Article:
Moody’s Investor Services has downgraded the country’s sovereign bond rating from B2 to B3 ahead of government plans to issue its third Eurobond in four years.
The downgrade is likely to further dampen investors’ faith in the perceived “risk-free” nature of government’s Treasury securities and make it a bit more expensive for Ghana to borrow, which doesn’t help when the country is now faced with liquidity challenges and expects a sharp decline in revenue.
The primary driver weighing on Ghana’s credit worthiness according to Moody’s is government’s deteriorating currency and debt trend, with the debt-to-GDP ratio jumping from 54.8% in 2013 to 67.2% at the end of 2014.
The credit rating agency has made three big points that government cannot simply bat away, at a time when it has projected a bleak revenue outlook and energy supply deficit has moved from bad to worse.
More specifically, Moody’s said: “The negative outlook reflects further downside risk to the country’s debt dynamics and liquidity pressure in the short-term, if the country’s policies fail to successfully contain its fiscal deficit, stabilise its currency and address current impediments to higher economic growth”.
As of now, the general economic outlook is not inspiring and impacts negatively on business confidence in the face of government’s plans to cut spending this year by about GH₵1.5billion, plus the fact that the energy crisis which has rattled the confidence of businesses and consumers over the past three years seems far from over.
At the same time, the country’s currency, the cedi, has begun to lose ground to the major trading currencies — deteriorating by about 2% against the US dollar since the year began.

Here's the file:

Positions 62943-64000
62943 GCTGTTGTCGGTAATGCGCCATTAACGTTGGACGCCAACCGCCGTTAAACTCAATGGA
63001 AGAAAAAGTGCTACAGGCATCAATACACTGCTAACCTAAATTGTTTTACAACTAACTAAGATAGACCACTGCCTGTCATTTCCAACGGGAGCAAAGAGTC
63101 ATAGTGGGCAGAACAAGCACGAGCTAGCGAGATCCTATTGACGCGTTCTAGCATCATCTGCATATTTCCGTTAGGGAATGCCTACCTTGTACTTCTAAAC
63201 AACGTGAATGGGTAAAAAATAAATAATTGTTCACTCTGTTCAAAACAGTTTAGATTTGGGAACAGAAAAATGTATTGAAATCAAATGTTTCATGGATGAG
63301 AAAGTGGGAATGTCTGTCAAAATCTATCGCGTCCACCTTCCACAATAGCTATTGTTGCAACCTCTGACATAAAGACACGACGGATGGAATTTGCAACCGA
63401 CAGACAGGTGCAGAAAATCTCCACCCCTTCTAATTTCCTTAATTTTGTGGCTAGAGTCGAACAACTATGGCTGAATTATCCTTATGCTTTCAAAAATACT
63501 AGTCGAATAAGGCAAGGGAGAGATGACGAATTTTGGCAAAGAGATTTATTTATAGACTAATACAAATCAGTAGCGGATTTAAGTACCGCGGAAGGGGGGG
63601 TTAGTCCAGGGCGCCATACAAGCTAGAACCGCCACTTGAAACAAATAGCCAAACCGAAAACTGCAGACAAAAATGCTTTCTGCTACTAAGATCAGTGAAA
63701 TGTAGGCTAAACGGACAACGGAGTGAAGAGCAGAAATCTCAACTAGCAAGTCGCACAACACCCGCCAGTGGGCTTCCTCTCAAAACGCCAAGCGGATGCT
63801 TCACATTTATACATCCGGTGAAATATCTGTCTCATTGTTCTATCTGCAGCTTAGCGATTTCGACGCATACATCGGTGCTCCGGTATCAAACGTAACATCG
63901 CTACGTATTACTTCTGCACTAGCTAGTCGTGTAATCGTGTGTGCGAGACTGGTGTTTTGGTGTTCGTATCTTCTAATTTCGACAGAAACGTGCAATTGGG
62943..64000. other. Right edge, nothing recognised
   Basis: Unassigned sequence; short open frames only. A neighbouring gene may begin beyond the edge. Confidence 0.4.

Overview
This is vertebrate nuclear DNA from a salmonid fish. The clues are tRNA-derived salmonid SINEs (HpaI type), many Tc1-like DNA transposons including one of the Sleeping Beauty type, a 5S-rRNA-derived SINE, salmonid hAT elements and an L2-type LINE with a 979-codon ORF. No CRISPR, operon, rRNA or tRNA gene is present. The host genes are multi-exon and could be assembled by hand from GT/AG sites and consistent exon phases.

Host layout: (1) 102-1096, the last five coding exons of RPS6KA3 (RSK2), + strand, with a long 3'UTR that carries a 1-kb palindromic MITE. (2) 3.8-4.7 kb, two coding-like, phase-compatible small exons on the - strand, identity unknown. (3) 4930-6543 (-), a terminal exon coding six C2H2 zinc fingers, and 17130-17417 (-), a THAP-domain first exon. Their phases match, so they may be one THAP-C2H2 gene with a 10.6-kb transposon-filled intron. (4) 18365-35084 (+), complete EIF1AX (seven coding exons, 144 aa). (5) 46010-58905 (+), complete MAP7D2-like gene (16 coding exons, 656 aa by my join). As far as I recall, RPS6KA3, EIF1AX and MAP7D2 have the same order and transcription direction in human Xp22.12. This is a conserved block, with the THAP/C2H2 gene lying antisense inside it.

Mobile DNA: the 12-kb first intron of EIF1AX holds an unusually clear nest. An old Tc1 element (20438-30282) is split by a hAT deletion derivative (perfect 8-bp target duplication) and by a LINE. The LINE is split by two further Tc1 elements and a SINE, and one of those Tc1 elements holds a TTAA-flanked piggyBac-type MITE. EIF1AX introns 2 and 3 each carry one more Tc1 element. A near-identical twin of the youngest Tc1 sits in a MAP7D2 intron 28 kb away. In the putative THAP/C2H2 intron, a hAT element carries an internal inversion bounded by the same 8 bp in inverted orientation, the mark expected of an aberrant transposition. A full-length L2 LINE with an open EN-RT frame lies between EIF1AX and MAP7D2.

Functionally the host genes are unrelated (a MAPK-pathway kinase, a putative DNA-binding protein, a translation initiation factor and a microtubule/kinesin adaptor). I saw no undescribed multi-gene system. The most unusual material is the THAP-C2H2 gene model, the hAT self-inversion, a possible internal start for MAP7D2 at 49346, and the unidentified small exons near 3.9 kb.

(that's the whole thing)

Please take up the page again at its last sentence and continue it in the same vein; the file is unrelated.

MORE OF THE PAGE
Government’s hopes now rest on the IMF-board approval of the budgetary support programme expected in the second week of April, which Finance Minister Seth Tekper expects will give credibility to government’s home-grown fiscal consolidation policies.
Nonetheless, Moody’s is pessimistic about the IMF programme being a panacea for the country’s woes when the government’s appetite to pay more for loans seems unabated.
The Bank of Ghana earlier indicated that government plans to borrow GH₵25.42billion from the domestic market within the first six months of the year, which is twice what the state borrowed at the same time in the previous period.
It added: “The main focus under the three-year IMF programme (recently agreed at staff level, pending IMF board approval expected in April) is fiscal consolidation via expenditure control and increased tax collection, building on the budgetary measures implemented in the 2015 budget.
“However, this fiscal consolidation effort will take place in the context of a slow growth environment which dampens revenue generation capacity. Ghana’s debt affordability is already among the weakest in Moody’s rated universe, with annual interest payments amounting to about one third of revenues in 2014.
“The growth slowdown is being exacerbated by a significant power shortage currently amounting to almost a third of peak demand. Moody’s expects a more muted fiscal consolidation path over the next two years than envisioned by government in view of significant investment needs to resolve the power crisis, in addition to the election cycle of 2016 which has historically coincided with expenditure over-runs.
“The second driver of the downgrade reflects increased government liquidity risk in view of large gross borrowing requirements amid more difficult domestic and external funding conditions. In particular, higher prevailing risk premia than in October 2014 during Ghana’s most recent Eurobond issuance add to the challenges of returning to the international markets ahead of the US$530million Eurobond maturing in 2017, notwithstanding the establishment of a Sinking Fund aimed at assisting with future debt repayments.
“On the domestic side, large domestic rollover needs and a front-loaded issuance calendar have driven interest rates to over 26% in the short-term T-bill segment. The IMF programme also reduces the scope for central bank support in financing the current-year fiscal deficit.”